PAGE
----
Faith No More: Azerbaijan’s Abdication of Duty Towards the Armenians of Nagorno-Karabakh

Faith No More: Azerbaijan’s Abdication of Duty Towards the Armenians of Nagorno-Karabakh

[Dr Andrew Forde is a Visiting Fellow at the Irish Centre for Human Rights at the University of Galway. Dr Forde worked for more than 10 years with the Council of Europe and the OSCE. Sheila Paylan is an international human rights lawyer and former legal advisor to the United Nations for more than 15 years. She previously served as a pro bono advisor to the Republic of Armenia in the aftermath of the 2020 Nagorno-Karabakh War, including during the submission of Armenia’s first request for provisional measures against Azerbaijan before the International Court of Justice in 2021. The opinions and views expressed in this article are entirely their own.]

On 19 September 2023, Azerbaijan launched an extensive military assault on Nagorno-Karabakh, under the guise of an “anti-terrorist” operation which resulted in the killings of at least 200 people and over 400 wounded. Baku’s aim was to force a new status quo in the conflict-affected region on its own terms and with no apparent regard for the lives or basic human rights of the population of Nagorno-Karabakh. The attack came after Azerbaijan had kept Nagorno-Karabakh under siege for more than nine months, slowly starving its population of 120,000 Armenians and depriving them of the basic necessities for life such as food, fuel and medicine in what has been described by former Prosecutor of the International Criminal Court, Luis Moreno Ocampo, as genocide. After 24 hours of heavy bombardment, the Nagorno-Karabakh authorities surrendered, and thousands of ethnic Armenians began to flee the region for neighboring Armenia soon after Nagorno-Karabakh fell under Azerbaijan’s exclusive control. At the time of writing, a mass exodus of the Armenian population of Nagorno-Karabakh is still underway.

The most recent assault came the day after a reported breakthrough in the critical humanitarian impasse in Nagorno-Karabakh and coincided with the United Nations (UN) General Assembly meeting in New York where the world’s leaders and most international media attention was focussed. Mortars were falling on civilian targets in Nagorno-Karabakh’s capital Stepanakert (known as “Khankendi” to Azerbaijanis) at the same time as Azerbaijan’s Minister for Foreign Affairs was meeting with the Secretary General of the Council of Europe (CoE) at UN Headquarters. Whilst the timing seems particularly cynical, it is Azerbaijan’s actions that are of most concern as they run contrary to international law including the UN Charter, Article 3 of the CoE Statute as well as the Helsinki Final Act. Furthermore, Azerbaijan’s attempt to forcibly reassert exclusive control over Nagorno-Karabakh has eroded the already decaying principle of good faith under international law. In this post we consider the extent to which it can be said that Azerbaijan has abdicated its duties towards the resident population in Nagorno-Karabakh under international human rights law through an observable pattern of behaviour, in particular since December 2022, and what this might mean for the international human rights architecture, particularly in Europe.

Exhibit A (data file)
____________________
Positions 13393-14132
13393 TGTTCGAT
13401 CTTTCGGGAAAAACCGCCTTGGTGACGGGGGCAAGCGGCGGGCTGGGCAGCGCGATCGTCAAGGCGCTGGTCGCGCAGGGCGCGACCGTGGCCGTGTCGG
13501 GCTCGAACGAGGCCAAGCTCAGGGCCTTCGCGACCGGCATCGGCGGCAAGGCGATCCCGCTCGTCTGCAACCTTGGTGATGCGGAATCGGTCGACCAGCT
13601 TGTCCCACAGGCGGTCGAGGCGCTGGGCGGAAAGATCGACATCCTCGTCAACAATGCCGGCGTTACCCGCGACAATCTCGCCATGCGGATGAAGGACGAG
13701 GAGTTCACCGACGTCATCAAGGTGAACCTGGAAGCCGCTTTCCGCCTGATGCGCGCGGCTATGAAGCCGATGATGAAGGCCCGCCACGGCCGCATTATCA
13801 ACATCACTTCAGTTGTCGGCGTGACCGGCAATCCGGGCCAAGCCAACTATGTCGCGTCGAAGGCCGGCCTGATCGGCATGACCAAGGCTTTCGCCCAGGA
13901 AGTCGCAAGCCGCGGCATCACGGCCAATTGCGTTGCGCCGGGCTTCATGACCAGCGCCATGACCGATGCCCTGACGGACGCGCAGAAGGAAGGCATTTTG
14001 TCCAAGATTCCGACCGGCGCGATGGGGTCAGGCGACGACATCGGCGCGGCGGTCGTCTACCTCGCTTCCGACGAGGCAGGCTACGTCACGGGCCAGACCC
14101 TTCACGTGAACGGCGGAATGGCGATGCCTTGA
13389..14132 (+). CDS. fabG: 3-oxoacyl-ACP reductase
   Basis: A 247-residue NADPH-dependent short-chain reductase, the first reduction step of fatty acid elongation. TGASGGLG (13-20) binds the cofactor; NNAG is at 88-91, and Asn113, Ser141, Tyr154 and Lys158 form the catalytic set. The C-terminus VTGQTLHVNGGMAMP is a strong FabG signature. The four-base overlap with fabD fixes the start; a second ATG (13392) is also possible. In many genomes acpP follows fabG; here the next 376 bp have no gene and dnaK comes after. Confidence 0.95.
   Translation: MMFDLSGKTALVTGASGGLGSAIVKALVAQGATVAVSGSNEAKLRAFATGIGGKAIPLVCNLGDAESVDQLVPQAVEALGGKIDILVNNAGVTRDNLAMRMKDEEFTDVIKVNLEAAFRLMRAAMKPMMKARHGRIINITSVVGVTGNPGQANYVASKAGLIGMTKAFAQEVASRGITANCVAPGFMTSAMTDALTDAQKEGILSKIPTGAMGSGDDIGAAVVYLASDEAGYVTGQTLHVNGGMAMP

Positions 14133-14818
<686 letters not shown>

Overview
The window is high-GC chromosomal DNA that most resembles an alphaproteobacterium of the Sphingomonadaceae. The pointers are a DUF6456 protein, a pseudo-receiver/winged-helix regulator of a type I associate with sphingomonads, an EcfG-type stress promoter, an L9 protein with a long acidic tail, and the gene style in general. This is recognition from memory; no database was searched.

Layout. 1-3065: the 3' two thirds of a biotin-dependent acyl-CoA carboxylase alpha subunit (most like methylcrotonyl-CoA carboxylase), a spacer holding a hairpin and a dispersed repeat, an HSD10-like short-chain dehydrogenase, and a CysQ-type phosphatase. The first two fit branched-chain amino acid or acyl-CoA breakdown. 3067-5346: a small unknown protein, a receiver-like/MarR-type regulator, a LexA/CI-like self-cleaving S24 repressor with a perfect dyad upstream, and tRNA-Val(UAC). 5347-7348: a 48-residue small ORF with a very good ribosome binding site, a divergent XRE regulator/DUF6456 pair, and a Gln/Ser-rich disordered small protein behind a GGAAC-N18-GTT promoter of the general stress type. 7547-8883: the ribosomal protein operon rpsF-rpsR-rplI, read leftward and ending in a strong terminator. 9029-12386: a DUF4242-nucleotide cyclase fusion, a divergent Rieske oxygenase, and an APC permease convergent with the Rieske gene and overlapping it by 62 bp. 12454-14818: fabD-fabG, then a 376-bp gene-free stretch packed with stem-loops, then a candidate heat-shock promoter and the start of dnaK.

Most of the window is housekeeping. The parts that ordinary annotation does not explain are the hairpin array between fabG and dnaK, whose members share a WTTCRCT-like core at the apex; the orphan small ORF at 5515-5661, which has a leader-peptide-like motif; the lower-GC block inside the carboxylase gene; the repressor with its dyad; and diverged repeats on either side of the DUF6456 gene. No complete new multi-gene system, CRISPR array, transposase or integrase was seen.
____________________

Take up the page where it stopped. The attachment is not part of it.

A Pattern of Bad Faith

Azerbaijan has been a member of the United Nations since 1992 and the Council of Europe since 2001. In the case of the latter, the peaceful settlement of the Nagorno-Karabakh conflict was an explicit condition of membership. Specifically, Azerbaijan itself committed to “settle international and domestic disputes by peaceful means and according to the principles of international law (an obligation incumbent on all CoE member states), resolutely rejecting any threatened use of force against its neighbours.” Azerbaijan has reneged completely on this commitment. Baku knows, of course, that the CoE Committee of Ministers is unlikely to meaningfully question its actions, let alone initiate any kind of membership sanction process since the Committee failed to do so in 2008 after Russia’s war in Georgia or in 2014 when Russia illegally annexed Crimea from Ukraine. It took an openly genocidal, fully-fledged imperial invasion to trigger a meaningful response against Russia in Strasbourg. The CoE is interested in unity, not further division and Baku knows this.